Albee, Edward, 1928-, American playwright, one of the leading dramatists of his generation, b. Washington, D.C. Much of his most characteristic work constitutes an absurdist commentary on American life. Who's Afraid of Virginia Woolf (1962, film 1966), a Tony Award-winner that is generally regarded as his finest play, presents an all-night drinking bout in which a middle-aged professor and his wife verbally lacerate each other in brilliant colloquial language. His major early plays include The Zoo Story (1959), The Death of Bessie Smith (1960), The Sandbox (1960), The Ballad of the Sad Cafe (1963), adapted from the novel by Carson McCullers, and Tiny Alice (1965). Albee won the Pulitzer Prize for A Delicate Balance (1967), Seascape (1975), and Three Tall Women (1994). Other later plays include The Lady from Dubuque (1980), Marriage Play (1987), and The Play about the Baby (1998). In 2002 two new Albee plays debuted, The Goat, or Who Is Sylvia?, a Tony Award-winning family tragicomedy, and Occupant, a portrait of the artist Louise Nevelson.

See P. C. Kolin, Conversations with Edward Albee (1987); biography by M. Gussow (1999); studies by A. Paolucci (1972) and R. E. Amacher (1982).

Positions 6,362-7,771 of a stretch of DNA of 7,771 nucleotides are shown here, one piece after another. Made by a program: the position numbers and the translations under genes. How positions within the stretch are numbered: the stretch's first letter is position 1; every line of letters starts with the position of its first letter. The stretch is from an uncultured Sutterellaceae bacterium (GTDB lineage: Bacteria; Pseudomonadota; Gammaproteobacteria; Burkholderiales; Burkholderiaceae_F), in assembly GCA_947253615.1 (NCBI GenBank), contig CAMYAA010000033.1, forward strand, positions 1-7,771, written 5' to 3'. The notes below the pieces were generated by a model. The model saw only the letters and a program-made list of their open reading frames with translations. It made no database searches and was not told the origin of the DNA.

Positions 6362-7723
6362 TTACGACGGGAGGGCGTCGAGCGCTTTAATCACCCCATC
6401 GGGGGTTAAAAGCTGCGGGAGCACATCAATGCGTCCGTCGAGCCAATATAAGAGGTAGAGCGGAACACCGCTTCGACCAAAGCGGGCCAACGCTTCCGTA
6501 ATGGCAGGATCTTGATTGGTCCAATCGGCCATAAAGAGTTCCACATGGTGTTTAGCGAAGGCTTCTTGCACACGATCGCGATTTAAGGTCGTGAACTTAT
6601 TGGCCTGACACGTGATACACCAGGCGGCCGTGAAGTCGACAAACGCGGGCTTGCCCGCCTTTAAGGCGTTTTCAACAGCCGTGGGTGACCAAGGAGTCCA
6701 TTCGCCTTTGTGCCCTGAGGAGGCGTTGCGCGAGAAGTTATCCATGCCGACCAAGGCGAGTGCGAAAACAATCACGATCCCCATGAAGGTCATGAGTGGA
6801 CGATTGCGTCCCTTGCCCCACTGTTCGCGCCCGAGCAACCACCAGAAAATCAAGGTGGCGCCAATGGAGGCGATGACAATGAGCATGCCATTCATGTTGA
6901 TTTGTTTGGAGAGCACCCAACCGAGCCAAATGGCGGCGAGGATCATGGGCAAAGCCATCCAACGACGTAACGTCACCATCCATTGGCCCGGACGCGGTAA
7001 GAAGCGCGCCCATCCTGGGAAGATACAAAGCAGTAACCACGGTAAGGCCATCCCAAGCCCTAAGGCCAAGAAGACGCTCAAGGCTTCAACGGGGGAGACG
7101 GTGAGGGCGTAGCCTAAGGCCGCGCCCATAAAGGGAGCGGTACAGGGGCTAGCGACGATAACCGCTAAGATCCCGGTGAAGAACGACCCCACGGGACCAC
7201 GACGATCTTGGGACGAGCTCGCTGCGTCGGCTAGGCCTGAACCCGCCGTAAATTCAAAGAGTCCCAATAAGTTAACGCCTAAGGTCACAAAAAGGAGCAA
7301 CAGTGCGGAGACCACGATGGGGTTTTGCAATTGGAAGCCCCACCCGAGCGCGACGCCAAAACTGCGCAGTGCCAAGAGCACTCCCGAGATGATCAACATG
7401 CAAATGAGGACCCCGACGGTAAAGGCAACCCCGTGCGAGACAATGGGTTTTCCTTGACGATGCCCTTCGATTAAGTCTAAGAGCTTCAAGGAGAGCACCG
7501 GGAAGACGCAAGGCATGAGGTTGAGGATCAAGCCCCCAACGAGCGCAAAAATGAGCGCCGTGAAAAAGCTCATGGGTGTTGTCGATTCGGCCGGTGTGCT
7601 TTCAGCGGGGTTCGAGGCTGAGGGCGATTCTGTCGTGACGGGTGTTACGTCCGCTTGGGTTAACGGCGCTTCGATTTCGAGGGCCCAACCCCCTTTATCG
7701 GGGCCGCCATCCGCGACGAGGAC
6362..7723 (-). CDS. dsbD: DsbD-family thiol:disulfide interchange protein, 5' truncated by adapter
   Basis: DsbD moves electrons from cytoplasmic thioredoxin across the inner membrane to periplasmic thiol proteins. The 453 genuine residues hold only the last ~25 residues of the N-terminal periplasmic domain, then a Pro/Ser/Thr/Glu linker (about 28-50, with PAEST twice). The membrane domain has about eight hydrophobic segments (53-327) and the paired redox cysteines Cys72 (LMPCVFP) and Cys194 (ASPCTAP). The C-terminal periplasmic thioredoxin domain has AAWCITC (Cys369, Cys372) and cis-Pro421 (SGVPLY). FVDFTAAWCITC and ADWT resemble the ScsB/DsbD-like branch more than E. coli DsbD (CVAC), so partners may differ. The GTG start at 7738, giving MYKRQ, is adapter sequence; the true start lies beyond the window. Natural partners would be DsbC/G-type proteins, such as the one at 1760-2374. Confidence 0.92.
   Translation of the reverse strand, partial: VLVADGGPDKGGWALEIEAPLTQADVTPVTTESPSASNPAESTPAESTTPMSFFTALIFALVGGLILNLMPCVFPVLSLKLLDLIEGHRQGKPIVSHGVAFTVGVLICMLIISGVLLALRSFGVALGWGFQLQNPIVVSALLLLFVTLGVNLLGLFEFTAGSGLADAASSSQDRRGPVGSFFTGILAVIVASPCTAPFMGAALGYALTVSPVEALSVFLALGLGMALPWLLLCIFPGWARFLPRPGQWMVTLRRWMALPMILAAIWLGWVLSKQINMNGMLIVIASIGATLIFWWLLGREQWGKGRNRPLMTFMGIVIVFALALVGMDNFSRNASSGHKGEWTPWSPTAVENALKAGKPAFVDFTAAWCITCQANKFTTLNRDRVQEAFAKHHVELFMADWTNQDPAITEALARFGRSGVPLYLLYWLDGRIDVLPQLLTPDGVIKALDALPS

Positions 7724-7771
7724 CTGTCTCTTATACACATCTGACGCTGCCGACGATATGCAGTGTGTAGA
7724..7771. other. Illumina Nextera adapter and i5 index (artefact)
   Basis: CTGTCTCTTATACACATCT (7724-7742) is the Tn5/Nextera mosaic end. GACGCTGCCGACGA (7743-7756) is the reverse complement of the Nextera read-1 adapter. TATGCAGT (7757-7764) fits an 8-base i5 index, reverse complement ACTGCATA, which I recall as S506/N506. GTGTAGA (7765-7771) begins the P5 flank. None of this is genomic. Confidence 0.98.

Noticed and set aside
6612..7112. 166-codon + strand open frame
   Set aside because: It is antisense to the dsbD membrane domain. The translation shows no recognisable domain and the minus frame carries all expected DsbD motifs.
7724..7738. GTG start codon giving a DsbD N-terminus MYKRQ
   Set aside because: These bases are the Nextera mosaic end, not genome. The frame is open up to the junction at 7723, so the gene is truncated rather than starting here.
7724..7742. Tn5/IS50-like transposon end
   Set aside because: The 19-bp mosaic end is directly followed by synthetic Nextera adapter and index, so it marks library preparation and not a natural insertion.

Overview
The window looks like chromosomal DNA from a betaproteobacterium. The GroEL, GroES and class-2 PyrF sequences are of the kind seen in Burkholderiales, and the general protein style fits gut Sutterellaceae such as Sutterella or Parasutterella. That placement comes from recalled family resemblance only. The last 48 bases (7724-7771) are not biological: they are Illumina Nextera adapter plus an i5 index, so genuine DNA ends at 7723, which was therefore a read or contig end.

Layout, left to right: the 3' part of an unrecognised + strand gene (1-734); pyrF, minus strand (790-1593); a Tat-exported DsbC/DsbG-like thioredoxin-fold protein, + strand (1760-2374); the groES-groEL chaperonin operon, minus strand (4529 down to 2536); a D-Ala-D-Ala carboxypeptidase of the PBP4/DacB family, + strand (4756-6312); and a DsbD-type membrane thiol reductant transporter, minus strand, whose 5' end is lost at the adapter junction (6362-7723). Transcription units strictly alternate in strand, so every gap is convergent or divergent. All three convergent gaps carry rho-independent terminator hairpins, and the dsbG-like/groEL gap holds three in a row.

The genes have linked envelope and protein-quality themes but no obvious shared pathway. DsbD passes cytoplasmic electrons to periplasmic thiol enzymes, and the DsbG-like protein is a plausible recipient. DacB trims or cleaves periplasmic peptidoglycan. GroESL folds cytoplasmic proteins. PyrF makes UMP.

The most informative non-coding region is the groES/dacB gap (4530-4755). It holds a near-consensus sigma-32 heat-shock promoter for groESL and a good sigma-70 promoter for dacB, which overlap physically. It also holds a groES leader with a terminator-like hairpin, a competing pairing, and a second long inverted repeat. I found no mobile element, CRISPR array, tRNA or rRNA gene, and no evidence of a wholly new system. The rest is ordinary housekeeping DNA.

Randolph, Edward, c.1632-1703, English colonial agent in America. In 1676 he carried royal instructions to Massachusetts Bay that required the colony to send representatives to England to satisfy complaints of the heirs of John Mason (1586-1635) and Sir Ferdinando Gorges; he also had orders to make a complete report on the colony. Rebuffed by the Massachusetts authorities, he made a personal investigation and upon his return to England wrote a denunciatory report based on facts but colored by his dislike for the Puritans. His attack on the legality of the Massachusetts Bay charter helped bring about the withdrawal (1679) of New Hampshire from the colony's administration as well as the order that the colony repeal all laws unfavorable to England and enforce the Navigation Acts. In 1679, Randolph settled in Boston as collector of customs for New England. His relations with the colonials were extremely bitter. After the annulment (1684) of the Massachusetts charter, an act to which he had devoted much energy, he became secretary and register for the Dominion of New England and also acted as a councilor under Joseph Dudley and Sir Edmund Andros. With the collapse (1689) of the Andros regime, Randolph was imprisoned for a time. In 1691 he became surveyor general of customs for North America. His letters and papers have been edited with a biographical commentary by R. N. Toppan and A. T. S. Goodrick (7 vol., 1898-1909, repr. 1967).